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The term “artificial intelligence” was coined in 1956, but one way or another it has been the subject of just about every great science-fiction movie, from “Metropolis” to “Frankenstein,” from the paranoid fables of the ’50s (about brainy robots and aliens with giant noggins who were like “advanced” versions of ourselves) to “2001: A Space Odyssey,” in which Hal, the computer who talks like a wounded therapy patient, displays the anger and ego of a jilted human being. And by the late ’70s and early ’80s, the Machines Who Could Think were really taking over. “Alien” featured a technologically evolved monster with the metallic jaws, the helmet head, and the relentlessness of a demonic thresher, the most sympathetic character in “Blade Runner” was a replicant, and “The Terminator” gave us a dystopia ruled by the machines, featuring a weaponized badass who was the ultimate programmed destroyer.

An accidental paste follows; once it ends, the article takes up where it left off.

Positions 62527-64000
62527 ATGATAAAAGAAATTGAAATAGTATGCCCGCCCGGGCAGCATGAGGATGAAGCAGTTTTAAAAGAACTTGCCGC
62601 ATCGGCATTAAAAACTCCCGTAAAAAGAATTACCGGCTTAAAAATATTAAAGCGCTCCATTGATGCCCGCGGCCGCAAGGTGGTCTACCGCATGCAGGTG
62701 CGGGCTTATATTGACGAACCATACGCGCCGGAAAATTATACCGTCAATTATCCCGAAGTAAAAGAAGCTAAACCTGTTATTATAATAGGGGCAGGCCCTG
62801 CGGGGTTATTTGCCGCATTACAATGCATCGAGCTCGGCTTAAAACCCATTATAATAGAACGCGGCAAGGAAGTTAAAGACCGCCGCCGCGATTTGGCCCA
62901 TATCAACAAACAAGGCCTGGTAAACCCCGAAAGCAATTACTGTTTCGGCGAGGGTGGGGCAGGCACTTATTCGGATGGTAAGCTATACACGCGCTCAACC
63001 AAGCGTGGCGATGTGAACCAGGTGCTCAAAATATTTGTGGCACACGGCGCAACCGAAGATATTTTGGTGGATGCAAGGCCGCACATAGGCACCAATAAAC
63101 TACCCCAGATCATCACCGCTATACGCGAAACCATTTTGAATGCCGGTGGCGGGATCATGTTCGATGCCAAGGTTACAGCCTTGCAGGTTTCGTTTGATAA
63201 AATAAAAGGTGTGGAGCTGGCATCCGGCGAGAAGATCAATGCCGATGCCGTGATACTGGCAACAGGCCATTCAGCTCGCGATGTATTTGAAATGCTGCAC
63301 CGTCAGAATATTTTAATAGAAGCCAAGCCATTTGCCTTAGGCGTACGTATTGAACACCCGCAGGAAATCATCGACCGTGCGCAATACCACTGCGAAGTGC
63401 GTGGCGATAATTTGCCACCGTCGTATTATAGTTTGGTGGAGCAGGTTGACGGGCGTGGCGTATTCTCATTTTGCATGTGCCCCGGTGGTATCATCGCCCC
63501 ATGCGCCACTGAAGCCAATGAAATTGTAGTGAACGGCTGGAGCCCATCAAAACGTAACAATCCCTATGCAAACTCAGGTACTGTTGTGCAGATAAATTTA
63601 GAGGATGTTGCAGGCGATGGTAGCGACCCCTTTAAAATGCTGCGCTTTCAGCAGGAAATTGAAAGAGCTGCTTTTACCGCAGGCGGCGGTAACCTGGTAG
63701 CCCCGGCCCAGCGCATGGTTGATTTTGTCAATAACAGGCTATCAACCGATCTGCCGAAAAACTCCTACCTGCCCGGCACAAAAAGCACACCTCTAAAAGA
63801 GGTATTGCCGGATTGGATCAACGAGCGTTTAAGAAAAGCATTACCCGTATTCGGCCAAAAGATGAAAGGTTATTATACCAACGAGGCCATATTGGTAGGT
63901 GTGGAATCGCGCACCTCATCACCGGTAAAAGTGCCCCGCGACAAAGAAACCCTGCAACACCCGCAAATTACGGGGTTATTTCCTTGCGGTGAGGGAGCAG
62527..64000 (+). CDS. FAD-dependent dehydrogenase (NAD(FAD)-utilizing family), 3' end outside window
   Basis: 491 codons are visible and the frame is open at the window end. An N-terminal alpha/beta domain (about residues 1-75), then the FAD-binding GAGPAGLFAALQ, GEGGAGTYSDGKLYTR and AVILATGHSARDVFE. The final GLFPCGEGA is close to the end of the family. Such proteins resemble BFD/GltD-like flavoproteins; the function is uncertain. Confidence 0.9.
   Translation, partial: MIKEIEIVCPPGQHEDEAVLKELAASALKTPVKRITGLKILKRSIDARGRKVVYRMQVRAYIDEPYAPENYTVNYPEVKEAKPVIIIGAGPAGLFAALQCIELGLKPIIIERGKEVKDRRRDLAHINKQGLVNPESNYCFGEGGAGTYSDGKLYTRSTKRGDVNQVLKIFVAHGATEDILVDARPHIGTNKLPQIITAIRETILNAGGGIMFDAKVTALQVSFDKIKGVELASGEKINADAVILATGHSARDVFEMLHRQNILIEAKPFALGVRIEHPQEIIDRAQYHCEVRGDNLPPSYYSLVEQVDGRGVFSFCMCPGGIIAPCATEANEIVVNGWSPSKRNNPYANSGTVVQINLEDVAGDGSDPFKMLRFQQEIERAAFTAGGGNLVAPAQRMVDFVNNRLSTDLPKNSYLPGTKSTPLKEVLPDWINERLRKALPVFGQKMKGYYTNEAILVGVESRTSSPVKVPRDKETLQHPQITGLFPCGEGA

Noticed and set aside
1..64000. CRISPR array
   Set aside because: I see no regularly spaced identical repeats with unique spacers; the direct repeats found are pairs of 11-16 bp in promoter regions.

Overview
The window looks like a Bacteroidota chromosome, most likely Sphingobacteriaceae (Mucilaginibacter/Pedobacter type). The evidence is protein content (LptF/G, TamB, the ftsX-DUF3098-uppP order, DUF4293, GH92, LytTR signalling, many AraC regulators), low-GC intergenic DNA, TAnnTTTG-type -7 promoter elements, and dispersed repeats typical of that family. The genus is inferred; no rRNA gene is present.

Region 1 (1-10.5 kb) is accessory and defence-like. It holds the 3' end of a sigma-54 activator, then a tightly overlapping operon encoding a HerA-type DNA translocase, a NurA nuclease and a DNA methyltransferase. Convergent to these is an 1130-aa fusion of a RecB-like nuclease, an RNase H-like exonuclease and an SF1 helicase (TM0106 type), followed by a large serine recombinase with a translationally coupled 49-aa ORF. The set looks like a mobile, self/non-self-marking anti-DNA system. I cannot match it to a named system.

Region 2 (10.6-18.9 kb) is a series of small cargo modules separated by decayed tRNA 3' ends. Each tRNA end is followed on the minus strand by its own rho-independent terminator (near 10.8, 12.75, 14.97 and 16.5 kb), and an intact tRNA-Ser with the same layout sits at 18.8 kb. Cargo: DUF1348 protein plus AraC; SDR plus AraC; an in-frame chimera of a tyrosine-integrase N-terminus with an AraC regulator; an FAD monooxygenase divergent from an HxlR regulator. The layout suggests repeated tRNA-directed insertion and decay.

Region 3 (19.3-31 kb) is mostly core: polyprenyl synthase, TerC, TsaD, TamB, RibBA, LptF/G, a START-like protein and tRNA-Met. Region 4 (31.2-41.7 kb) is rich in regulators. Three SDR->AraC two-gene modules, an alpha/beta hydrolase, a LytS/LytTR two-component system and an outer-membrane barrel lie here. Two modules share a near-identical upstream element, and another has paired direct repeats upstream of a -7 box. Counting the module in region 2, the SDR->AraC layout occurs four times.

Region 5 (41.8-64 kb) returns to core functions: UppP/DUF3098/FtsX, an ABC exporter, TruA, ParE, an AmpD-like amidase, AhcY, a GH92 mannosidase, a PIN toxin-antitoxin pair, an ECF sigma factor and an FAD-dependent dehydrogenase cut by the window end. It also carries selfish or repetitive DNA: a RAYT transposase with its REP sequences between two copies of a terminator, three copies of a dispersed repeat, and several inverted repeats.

But in “The Matrix,” the

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